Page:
The food drive bins.
That weird thing water does when it freezes.
Clearly, Thanksgiving has come just in time —because we have accumulated such a backlog of gratitude.
Naturally enough, we have to start with you — our beloved readers.
We’ve got nothing without you. You not only have financed our odd and shambling careers — but you’ve actually given us meaning and purpose. For we have organized our lives around the notion that it matters what people know — ordinary, getting-through-life, doing-their-best people. And you keep proving that it’s true, just a shade more than 200 years into this daring experiment in letting people run their own country.
Moreover, you dear and unexpected people surprise and entertain us pretty much every day by the endearing, good-hearted, intermittently strange things you do.
Thank you, dear hearts. We’d be lost with out you.
And then there’s this town.
What a place.
It’s easy to get all gushy about the turn of the fall leaves, the rustle of the breeze through the pine needles, the pause of the elk on the edge of the meadow, the shimmer of cottonwood leaves, the dreamscape of the Rim, the rise of the trout, the flutter of the bat, the croak of the raven, the hush of the first snowfall (soon, please, Santa).
But that’s not even our favorite thing about this place.
The best thing — the thing for which we’re most deeply grateful — is how many wonderful tales follow the question: “So how did you come to Rim Country?”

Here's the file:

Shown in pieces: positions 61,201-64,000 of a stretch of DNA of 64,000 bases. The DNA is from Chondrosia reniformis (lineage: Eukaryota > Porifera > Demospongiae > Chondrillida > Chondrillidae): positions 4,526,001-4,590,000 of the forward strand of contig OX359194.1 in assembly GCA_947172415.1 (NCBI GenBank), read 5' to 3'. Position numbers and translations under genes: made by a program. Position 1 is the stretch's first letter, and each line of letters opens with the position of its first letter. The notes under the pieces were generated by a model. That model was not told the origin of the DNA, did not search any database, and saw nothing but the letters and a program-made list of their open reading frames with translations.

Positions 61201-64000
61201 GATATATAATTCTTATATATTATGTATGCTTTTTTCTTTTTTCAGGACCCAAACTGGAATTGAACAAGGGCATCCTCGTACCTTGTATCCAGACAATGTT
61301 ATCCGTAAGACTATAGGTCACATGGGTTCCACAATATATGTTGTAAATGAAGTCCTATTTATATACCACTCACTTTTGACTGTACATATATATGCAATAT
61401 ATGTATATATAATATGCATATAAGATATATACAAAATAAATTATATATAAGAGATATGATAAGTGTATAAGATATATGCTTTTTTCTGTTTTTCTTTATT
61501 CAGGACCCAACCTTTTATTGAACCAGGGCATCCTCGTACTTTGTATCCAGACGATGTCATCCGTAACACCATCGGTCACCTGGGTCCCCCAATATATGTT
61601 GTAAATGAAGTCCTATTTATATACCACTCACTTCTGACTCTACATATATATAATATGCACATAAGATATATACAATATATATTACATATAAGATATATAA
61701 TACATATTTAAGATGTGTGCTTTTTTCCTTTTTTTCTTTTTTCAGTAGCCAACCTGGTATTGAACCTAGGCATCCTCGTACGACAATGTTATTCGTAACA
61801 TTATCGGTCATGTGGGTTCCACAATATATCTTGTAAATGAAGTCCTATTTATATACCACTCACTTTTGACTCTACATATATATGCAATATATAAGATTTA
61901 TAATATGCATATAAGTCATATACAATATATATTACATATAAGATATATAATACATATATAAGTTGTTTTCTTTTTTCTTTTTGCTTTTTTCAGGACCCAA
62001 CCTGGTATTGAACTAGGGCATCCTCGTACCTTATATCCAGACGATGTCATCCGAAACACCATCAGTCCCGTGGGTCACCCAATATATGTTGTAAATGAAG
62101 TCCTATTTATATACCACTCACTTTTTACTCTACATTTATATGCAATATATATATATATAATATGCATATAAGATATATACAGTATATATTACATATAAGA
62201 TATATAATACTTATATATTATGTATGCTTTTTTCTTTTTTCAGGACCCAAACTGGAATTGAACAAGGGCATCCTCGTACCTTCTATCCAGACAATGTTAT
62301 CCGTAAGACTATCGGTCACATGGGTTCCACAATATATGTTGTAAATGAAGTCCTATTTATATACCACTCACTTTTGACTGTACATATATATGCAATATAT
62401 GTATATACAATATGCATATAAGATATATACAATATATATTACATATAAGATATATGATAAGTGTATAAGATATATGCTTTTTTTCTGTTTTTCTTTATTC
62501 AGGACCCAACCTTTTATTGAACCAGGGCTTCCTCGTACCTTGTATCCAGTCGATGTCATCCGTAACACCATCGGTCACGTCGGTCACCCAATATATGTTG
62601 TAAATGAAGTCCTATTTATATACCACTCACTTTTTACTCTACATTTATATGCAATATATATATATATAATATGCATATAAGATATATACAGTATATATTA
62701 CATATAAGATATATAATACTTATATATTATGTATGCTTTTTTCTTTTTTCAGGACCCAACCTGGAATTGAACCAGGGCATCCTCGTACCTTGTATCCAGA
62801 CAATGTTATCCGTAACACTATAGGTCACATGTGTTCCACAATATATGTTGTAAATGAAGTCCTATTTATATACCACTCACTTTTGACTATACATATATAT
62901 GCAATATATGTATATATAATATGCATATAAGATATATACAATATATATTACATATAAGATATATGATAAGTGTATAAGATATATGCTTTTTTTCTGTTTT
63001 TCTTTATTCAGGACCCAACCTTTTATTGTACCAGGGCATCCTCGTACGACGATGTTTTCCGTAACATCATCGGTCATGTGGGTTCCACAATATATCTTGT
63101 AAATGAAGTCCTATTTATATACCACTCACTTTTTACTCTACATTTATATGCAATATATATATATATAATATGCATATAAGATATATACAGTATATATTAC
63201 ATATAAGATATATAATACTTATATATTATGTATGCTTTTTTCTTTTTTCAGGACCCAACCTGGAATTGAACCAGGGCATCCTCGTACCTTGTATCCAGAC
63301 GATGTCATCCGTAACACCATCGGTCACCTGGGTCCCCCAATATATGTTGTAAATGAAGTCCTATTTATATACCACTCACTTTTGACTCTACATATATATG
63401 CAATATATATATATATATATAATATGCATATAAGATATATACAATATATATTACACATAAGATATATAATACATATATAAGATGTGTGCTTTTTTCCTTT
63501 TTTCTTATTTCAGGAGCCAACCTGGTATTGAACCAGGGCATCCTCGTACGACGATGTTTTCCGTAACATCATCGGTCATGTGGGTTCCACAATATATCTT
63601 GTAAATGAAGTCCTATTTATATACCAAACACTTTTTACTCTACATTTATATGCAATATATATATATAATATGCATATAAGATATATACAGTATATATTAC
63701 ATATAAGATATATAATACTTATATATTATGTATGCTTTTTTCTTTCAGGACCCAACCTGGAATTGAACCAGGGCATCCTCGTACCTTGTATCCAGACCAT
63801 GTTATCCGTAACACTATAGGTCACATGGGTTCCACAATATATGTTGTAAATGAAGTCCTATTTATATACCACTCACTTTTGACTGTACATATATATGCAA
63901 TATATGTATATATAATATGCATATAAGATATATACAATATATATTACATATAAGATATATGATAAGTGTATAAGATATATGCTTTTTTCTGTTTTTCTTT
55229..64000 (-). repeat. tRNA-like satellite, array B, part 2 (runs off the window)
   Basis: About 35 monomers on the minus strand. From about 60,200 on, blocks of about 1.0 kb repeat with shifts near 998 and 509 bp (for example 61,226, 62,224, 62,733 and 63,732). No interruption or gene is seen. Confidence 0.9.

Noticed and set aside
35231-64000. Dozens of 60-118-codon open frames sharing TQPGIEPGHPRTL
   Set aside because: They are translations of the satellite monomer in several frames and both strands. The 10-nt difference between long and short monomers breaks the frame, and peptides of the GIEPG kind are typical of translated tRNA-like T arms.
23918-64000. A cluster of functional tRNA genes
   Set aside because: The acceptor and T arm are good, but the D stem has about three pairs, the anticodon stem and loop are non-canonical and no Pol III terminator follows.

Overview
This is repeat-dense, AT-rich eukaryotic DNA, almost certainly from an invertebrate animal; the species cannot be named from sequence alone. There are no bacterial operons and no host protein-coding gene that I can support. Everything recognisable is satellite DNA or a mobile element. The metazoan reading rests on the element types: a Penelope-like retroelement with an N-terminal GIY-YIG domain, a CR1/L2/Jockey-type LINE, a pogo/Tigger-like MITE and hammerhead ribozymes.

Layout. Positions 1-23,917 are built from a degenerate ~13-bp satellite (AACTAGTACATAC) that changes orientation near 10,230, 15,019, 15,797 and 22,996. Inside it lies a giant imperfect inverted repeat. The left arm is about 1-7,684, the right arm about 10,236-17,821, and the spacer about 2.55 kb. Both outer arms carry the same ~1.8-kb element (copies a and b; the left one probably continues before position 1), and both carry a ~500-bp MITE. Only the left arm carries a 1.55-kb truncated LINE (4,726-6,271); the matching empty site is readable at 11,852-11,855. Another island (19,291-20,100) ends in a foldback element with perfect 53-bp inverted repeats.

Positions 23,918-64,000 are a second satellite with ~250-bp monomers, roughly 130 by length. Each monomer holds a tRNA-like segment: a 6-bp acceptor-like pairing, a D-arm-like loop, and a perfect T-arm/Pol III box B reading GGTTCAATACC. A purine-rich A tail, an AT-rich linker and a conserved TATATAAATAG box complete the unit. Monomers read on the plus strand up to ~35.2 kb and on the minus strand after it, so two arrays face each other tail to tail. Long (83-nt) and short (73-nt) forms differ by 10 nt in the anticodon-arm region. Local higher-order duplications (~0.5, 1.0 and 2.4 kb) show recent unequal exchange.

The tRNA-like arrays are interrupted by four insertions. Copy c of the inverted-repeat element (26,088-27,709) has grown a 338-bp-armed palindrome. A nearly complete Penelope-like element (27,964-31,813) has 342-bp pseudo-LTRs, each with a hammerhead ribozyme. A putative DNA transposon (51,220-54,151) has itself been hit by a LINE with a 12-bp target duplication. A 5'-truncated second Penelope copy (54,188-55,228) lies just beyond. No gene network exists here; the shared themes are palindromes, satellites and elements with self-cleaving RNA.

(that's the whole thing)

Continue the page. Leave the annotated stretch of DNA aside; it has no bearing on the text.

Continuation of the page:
Sometimes, people who have been here for generations can tell you a story that connects directly to the great epics of the west.
More often, they’ll offer up a wonderful story about full and various lives that gave them the courage to make a deliberate and sometimes costly decision to live in a place that enriches the soul more than the bank account.
What a place — and how lucky we are to live here.
Which brings us back to the drop of cans into the food bin — and maybe to the Thanksgiving dinner for 600 at the Elks Lodge.
We’re grateful beyond measure that we live in a place where people act like neighbors and family — from supporting the food drive gathering momentum right now to boxing up gifts for those brave souls serving their country in Iraq and Afghanistan (for whom we are so terribly and helplessly grateful, oh best beloved).
We’re thankful for the people who could retire quietly, but instead sign up for writing classes at the community college and volunteer at reading programs.
We’re grateful for the readers who write letters to the editor — even when they chew us out, because it means they care. And we’re so deeply grateful for the citizens who serve the community and listen patiently to all the complaints, not to mention the people who keep the Time Out Shelter running, who walk the dogs at the humane society, the teachers, the cops, the paramedics and the bright and creative people who cobble together three jobs so they can stay here.
And, of course — thank God water expands when it freezes. We’re REALLY grateful for that.
See, if you chill most liquids, the molecules jiggle less and settle into a lattice that takes up less space than they do in the liquid state. But not water. Water’s almost unique in that the position of the molecules in ice takes up more room than when those same molecules form a liquid. That’s why ice floats. This is very, very helpful when making margaritas — but it also makes life on the planet possible. If water contracted when it froze, the ice at the poles would sink to the bottom of the ocean —eventually freezing the whole ocean solid.
And so we’re ever so thankful — for you, this town, the food bins and the weirdness of water.
Sure does seem like someone’s looking out for us.
God bless us, every one.